- flashbacks and associative trauma, when certain smells, sounds, sights, and people (e.g., the sight of a police vehicle) trigger flashback memories, anxiety attacks, and physiological symptoms linked to unresolved terror, anger, fear, and grief
- becoming an oppressor and abuser of others after suffering abuse to oneself
The above impacts have led to intergenerational impacts most common in, but not exclusive to, the contemporary time period:
- chronic widespread anger and rage
- disunity and conflict between individuals, families, and factions in the community
- substance abuse
- fetal alcohol spectrum disorder (FASD)
- low self-esteem
- eating disorders
- sleeping disorders
- sexual abuse
- physical abuse, especially but not exclusively of women and children
- psychological/emotional abuse
- chronic physical illness related to spiritual and emotional states
- internalized sense of inferiority or aversion to white people, especially white people in positions of power
- toxic communication patterns, including backbiting, gossip, criticism, putdowns, personal attacks, sarcasm, and secrets
- suicide and the threat of suicide
- teen pregnancy
- accidental death
- dysfunctional community environment, including patterns of paternalistic authority linked to passive dependency; misuse of power to control others; and community social patterns that foster whispering and malicious gossip but a refusal to stand with those who speak out or challenge the status quo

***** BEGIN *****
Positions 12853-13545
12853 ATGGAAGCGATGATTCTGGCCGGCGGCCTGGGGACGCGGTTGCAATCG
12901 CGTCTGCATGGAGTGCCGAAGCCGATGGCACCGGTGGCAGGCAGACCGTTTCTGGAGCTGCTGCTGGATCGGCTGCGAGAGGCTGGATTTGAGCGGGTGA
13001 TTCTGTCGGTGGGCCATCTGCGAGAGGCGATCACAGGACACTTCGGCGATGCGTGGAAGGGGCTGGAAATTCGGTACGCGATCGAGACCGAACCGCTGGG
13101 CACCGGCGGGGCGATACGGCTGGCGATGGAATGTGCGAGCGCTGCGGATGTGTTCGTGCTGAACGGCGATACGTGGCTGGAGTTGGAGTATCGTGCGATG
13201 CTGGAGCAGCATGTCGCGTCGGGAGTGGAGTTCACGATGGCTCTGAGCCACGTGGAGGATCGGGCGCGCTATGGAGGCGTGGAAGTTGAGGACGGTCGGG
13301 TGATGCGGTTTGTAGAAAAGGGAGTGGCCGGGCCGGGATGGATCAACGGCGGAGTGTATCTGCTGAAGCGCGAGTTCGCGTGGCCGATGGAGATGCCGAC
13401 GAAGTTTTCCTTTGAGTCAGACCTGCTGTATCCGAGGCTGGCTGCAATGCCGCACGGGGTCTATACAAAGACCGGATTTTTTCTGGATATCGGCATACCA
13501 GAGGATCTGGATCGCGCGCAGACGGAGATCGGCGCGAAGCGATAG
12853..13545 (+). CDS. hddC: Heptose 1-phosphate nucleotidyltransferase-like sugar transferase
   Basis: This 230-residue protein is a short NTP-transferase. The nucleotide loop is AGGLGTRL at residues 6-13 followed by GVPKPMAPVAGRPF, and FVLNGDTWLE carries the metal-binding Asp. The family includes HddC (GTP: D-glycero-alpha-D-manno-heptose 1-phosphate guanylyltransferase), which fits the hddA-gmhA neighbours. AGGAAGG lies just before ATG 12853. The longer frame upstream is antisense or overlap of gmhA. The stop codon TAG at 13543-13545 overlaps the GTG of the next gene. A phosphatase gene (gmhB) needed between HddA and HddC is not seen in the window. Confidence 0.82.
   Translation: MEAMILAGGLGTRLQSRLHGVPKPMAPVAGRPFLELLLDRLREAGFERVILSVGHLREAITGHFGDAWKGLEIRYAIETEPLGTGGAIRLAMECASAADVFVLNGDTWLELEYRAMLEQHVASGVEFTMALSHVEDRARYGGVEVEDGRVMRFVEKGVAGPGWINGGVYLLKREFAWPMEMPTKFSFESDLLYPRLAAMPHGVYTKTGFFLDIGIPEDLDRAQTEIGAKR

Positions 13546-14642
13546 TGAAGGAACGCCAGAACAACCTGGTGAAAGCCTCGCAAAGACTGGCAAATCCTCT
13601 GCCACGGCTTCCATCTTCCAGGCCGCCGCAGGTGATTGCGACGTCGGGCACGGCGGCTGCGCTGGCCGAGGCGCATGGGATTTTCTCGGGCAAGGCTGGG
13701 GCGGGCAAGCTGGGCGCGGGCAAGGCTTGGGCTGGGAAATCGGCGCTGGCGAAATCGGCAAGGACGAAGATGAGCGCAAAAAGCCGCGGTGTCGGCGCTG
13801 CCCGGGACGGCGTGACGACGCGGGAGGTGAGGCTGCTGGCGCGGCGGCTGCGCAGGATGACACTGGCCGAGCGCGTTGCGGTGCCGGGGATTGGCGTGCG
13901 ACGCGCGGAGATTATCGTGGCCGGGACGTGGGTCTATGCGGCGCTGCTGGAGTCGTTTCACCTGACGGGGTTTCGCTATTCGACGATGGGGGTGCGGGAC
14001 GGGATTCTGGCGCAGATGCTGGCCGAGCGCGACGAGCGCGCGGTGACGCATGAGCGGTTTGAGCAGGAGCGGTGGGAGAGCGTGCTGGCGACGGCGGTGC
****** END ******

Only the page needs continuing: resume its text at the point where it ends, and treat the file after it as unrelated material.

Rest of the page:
- educational blocks, an aversion to formal learning programs that seem “too much like school,” fear of failure, self-sabotage, and psychologically based learning disabilities
- dysfunctional/co-dependent family patterns and behaviours replicated in the workplace
- fear of personal growth, transformation, and healing
- voicelessness and the feeling that one cannot influence of shape of the world one lives in; passive acceptance of powerlessness within community life; passively accepting whatever comes and feeling powerless to change it
Text for the bulleted lists adapted from the Aboriginal Healing Foundation Program Handbook, 1999.
According to psychiatrist Judith Lewis Herman, survivors of trauma and those with complex post-traumatic stress disorder (CPTSD) find healing in three stages:
- cultivating safety
- remembrance and mourning (telling the story)
- creating a future by creating a new sense of self and new relationships
For Indigenous peoples, creating relationships includes a relationship with the natural world. Developing a sense of identity apart from the control figure is also key. Rejecting/dispensing with colonial labels and markers of identity and connecting to ancestral teachings is an especially important part of healing. Developing self-awareness about patterns and behaviours is also part of the process.